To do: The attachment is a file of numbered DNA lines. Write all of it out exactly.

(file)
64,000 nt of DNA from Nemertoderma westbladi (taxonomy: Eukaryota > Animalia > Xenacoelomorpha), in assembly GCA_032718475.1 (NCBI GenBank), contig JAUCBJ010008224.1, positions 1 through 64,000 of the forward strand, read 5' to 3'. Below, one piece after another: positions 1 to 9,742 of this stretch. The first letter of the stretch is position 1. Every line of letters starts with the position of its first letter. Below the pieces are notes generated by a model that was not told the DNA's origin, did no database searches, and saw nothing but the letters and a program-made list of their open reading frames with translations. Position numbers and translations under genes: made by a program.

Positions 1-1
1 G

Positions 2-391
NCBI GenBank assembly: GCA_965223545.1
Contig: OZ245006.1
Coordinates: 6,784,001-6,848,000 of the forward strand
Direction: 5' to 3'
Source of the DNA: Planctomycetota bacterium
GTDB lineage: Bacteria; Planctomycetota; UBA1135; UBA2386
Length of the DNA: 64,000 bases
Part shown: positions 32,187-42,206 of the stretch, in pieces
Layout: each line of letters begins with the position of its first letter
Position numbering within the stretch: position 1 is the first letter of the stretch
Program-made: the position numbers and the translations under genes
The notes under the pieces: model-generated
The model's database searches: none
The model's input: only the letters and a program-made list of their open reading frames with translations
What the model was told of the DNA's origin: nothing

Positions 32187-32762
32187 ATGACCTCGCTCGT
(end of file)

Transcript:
64,000 nt of DNA from Nemertoderma westbladi (taxonomy: Eukaryota > Animalia > Xenacoelomorpha), in assembly GCA_032718475.1 (NCBI GenBank), contig JAUCBJ010008224.1, positions 1 through 64,000 of the forward strand, read 5' to 3'. Below, one piece after another: positions 1 to 9,742 of this stretch. The first letter of the stretch is position 1. Every line of letters starts with the position of its first letter. Below the pieces are notes generated by a model that was not told the DNA's origin, did no database searches, and saw nothing but the letters and a program-made list of their open reading frames with translations. Position numbers and translations under genes: made by a program.

Positions 1-1
1 G

Positions 2-391
NCBI GenBank assembly: GCA_965223545.1
Contig: OZ245006.1
Coordinates: 6,784,001-6,848,000 of the forward strand
Direction: 5' to 3'
Source of the DNA: Planctomycetota bacterium
GTDB lineage: Bacteria; Planctomycetota; UBA1135; UBA2386
Length of the DNA: 64,000 bases
Part shown: positions 32,187-42,206 of the stretch, in pieces
Layout: each line of letters begins with the position of its first letter
Position numbering within the stretch: position 1 is the first letter of the stretch
Program-made: the position numbers and the translations under genes
The notes under the pieces: model-generated
The model's database searches: none
The model's input: only the letters and a program-made list of their open reading frames with translations
What the model was told of the DNA's origin: nothing

Positions 32187-32762
32187 ATGACCTCGCTCGT